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Don't worry though, because Skipper - as she has been called - seems to be beating the odds to survive, and has given herself the best possible chance at living a healthy life.
Skipper is an Australian border collie cross, and was born six days ago at the Neel Veterinary Hospital in Oklahoma City, in the United States.
Now, stories of this type don't usually have a happy ending - but this one could just do, as the pup has been gaining weight well and has been showing some positive signs.
She was born with six legs - most noticeably - as well as two tails. Skipper also has a number of other facets that set her apart from her brothers and sisters, but more on those later.
The veterinarians' best guess is that she was supposed to have another sibling, but the foetuses didn't separate properly while they were in utero.
That means that Skipper has her sibling's extra limbs and tail.
All of the legs move independently and respond to stimulus, and she's eating well and growing at a normal rate.
It's not clear whether she'll need mobility aids or physical therapy later in her life, but everyone is fairly happy with how she's progressing and hopeful that she'll have the best possible chance at a normal existence.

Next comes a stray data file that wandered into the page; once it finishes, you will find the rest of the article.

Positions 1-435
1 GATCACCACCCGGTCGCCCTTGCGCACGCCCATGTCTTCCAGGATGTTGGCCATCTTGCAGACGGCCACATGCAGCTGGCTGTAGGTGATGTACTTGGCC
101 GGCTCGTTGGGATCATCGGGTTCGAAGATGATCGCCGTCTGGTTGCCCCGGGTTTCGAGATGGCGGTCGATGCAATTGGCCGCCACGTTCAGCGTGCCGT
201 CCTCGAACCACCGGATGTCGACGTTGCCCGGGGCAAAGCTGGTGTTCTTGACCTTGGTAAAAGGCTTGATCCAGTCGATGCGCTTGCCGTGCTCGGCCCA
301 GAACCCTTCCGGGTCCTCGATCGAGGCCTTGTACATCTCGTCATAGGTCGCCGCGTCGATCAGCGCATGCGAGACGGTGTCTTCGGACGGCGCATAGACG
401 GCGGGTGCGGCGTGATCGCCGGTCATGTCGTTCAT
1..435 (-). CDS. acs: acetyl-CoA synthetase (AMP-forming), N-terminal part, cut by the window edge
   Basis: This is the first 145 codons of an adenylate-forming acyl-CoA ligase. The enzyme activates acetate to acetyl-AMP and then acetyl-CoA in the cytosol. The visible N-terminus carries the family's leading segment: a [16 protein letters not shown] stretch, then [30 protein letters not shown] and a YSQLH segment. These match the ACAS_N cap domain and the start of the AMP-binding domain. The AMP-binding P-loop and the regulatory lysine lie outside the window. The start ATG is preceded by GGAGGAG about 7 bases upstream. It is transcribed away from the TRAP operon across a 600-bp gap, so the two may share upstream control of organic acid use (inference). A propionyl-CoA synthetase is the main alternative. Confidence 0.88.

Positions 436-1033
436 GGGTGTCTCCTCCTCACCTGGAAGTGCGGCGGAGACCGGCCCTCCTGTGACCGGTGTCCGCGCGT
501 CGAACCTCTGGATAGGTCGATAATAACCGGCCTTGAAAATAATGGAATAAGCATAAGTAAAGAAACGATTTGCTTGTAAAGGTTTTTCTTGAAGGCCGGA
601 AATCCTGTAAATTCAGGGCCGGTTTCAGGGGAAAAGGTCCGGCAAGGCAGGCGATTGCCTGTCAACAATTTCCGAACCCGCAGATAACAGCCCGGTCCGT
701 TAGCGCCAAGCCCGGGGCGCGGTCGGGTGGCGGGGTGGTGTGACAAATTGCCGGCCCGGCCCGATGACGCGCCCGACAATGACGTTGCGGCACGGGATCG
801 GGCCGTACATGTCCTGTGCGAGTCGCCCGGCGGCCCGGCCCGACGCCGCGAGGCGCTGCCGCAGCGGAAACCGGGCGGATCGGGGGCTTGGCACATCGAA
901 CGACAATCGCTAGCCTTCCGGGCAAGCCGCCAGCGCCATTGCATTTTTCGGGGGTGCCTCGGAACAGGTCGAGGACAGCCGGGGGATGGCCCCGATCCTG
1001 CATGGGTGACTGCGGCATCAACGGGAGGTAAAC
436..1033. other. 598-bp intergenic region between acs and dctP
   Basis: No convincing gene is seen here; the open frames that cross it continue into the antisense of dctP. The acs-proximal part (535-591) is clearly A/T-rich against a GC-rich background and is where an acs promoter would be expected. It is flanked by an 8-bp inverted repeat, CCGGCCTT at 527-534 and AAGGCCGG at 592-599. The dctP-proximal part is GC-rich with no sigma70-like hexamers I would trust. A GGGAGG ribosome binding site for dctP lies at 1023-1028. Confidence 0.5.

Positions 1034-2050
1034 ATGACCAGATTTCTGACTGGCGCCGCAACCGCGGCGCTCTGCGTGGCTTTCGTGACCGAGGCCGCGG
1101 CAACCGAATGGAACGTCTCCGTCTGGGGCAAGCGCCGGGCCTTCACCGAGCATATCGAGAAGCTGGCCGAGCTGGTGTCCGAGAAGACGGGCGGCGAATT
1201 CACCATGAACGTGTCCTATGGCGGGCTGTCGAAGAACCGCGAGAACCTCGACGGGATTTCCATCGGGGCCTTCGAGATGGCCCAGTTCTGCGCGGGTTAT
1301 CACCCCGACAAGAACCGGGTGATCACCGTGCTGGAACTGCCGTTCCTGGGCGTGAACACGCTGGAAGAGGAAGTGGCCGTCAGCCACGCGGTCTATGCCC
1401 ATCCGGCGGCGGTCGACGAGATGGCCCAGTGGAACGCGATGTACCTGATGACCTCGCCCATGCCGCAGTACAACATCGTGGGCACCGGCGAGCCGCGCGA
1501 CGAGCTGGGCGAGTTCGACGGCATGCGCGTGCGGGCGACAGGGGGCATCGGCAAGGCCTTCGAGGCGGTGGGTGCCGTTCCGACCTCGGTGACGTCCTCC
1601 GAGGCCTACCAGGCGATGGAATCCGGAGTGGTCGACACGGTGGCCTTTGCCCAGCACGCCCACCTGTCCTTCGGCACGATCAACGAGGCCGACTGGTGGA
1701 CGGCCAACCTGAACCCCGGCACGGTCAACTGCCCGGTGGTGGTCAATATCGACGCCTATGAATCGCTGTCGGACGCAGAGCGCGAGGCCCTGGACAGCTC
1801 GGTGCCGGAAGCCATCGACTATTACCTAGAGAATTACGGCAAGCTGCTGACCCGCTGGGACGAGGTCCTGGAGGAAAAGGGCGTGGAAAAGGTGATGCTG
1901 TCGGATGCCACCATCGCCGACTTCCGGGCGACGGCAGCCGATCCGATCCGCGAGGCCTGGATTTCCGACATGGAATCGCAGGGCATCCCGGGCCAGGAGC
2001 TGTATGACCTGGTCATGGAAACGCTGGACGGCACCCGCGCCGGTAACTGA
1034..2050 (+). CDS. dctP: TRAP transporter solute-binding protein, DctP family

Now, as well as the obvious things, Skipper also has - deep breath - congenital conjoining disorders called monocephalus dipygus and monocephalus rachipagus dibrachius tetrapus.
That basically means that she's got 'one head and chest cavity but two pelvic regions, two lower urinary tracts, two reproductive systems, two tails and six legs, among other things', according to the veterinary hospital's Facebook page.
She's also got signs of spina bifida along her back.
The sad news is that she's been rejected by her mother and needs feeding with a bottle, but - as we've said - she's doing pretty well, all things considered.
A GoFundMe page has been started by her owners to pay for any medical bills, surgeries, or vet visits that she might need in future.
She's gone home with them now though, although she'll be monitored by the hospital to 'help keep Skipper pain-free and comfortable for the rest of [her] life'.
Her organs appear to be in good nick, and she's all sorted in the toilet department now.
That's helpful, at least.
According to her owners: "She is moving well, eating well, and the potty issues have resolved.
"We are continuing to encourage her to build strength and she is pushing herself to do more.
"She is following a path to a happy and healthy life."
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